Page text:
Ketamine molecule:

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Ketamine Clinical Trials


Single dose ketamine pharmacokinetic-pharmacodynamic relationships in healthy volunteers


To see complete record on anzctr.org.au, please visit this link

Id: ACTRN12616001592437

Organisation Name: University of Otago

Overal Status: Withdrawn

Start Date: 09/01/2017

Brief Summary: In 2000 the NMDA antagonist ketamine was reported to be an effective fast acting antidepressant in patients with major depressive disorder (MDD), and this has subsequently been confirmed in multiple studies. In addition, single doses of ketamine, at the same dose levels, were shown to have strong effects on anxiety symptoms in patients with post-traumatic stress disorder (PTSD) and obsessive-compulsive disorder (OCD). We have recently identified similar effects in patients with refractory Generalized Anxiety Disorder (GAD) and Social Phobia (SP) – (Study 15/STH/86). In all anxiety disorders, there were rapid (within 1h) improvements in anxiety severity that were sustained for 3-7 days, not dissimilar to the responses in patients with MDD. The dose response was also similar, suggesting that the pathophysiology of diverse negative emotional disorders (anxiety, depression) may share a common neurobiology.
We have also been studying aspects of ketamine’s neurobiology, in particular its effects on expression of BDNF, in rats. BDNF is a neurotrophic hormone that appears to have an important general role in the activity of all antidepressants and many anxiolytics.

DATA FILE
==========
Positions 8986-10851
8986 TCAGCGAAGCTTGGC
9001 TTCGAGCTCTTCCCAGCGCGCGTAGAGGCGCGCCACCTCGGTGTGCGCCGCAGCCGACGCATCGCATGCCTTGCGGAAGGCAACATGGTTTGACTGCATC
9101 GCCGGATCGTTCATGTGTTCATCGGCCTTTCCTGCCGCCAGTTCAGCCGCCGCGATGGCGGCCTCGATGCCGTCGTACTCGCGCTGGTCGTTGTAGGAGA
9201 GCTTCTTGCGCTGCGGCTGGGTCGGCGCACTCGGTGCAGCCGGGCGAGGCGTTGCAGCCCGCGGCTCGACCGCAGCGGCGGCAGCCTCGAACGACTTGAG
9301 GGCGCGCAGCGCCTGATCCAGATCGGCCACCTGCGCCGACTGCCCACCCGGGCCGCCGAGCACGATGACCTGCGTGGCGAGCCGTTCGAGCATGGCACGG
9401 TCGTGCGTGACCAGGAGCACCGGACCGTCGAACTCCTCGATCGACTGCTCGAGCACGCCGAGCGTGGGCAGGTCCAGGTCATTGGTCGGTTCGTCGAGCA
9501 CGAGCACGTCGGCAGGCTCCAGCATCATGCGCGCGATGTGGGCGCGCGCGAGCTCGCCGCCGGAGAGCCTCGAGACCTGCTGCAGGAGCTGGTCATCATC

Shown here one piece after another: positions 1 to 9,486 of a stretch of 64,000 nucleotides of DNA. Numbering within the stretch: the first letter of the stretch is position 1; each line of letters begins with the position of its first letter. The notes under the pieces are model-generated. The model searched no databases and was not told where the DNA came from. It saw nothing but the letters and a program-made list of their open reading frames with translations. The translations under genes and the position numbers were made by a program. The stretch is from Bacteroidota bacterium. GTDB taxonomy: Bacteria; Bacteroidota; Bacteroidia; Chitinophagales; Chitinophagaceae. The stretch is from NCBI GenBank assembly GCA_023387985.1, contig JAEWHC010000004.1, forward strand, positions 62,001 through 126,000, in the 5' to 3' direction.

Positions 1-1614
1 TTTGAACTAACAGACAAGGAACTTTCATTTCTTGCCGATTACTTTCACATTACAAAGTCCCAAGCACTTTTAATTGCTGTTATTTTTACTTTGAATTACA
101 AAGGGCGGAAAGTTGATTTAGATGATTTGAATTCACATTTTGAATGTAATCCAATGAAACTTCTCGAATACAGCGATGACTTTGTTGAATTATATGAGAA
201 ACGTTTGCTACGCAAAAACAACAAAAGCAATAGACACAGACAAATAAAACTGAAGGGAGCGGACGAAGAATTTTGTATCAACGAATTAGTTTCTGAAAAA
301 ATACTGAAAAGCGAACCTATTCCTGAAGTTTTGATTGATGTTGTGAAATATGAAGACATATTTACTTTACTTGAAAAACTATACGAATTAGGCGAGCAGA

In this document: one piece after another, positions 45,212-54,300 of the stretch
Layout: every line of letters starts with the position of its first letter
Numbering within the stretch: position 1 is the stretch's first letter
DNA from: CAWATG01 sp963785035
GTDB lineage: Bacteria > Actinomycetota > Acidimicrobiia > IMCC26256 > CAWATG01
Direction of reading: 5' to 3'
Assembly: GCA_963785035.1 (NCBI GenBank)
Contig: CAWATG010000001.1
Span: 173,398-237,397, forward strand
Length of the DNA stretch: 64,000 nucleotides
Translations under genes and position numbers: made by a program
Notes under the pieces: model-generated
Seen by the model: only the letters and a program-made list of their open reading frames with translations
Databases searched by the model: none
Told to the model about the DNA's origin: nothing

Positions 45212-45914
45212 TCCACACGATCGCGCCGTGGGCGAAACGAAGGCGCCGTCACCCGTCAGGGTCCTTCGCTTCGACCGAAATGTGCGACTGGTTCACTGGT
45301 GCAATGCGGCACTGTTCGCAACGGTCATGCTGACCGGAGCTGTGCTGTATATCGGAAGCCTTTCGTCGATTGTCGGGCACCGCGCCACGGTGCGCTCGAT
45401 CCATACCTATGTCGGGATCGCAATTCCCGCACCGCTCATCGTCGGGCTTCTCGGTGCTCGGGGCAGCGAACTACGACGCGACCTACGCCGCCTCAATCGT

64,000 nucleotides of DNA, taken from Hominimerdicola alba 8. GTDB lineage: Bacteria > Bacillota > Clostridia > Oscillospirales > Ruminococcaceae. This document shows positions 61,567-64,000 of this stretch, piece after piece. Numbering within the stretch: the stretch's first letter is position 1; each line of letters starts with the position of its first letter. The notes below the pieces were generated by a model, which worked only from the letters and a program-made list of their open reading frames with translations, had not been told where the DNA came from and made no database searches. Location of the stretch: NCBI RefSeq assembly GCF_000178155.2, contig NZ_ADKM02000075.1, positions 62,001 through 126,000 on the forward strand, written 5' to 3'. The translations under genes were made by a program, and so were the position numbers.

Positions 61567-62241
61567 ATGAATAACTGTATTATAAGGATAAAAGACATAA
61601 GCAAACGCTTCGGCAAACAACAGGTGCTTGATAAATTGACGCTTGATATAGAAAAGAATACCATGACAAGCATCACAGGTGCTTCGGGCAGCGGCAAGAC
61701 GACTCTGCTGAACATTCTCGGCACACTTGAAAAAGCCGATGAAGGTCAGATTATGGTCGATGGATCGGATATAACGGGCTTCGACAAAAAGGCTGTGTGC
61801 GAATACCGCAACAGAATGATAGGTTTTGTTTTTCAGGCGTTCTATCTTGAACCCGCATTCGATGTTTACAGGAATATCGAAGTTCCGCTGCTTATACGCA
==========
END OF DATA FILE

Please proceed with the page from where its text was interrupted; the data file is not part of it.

Another pharmacodynamic endpoint is cognition. One of the side effects of ketamine is changes in cognition, with changes in a range of cognitive domains following lower dose ketamine administration.. These changes were only present until 2 hours post-infusion. In a more recent trial delayed recall was found to be reduced at 40 minutes but a return to baseline was not assessed..
It is possible that ketamine’s effects on cognition are associated with its concentration in blood, and a recent review suggested that levels of 20 ng/mL could affect psychomotor performance.
There are several objectives in this randomised double blind parallel group study:
1. To evaluate the early and later effects of single doses of ketamine on BDNF concentrations in healthy volunteers, and to explore the relationship of BDNF changes with ketamine and metabolite concentrations. This research may help inform biomarker research in patient populations.
2. To evaluate the early and late effects of ketamine on EEG changes
3. To evaluate the magnitude and duration of cognitive changes following a dose of ketamine or placebo in healthy volunteers. Blood testing will also show any associations of cognitive changes with levels of ketamine and its metabolites in the participant’s bloodstream. This research may help to improve the administration method for ketamine in a clinical setting.


Countries:
  • New Zealand
Conditions:
  • major depressive disorder
  • post traumatic stress disorder
  • obsessive compulsive disorder
  • generalized anxiety disorder
  • social phobia


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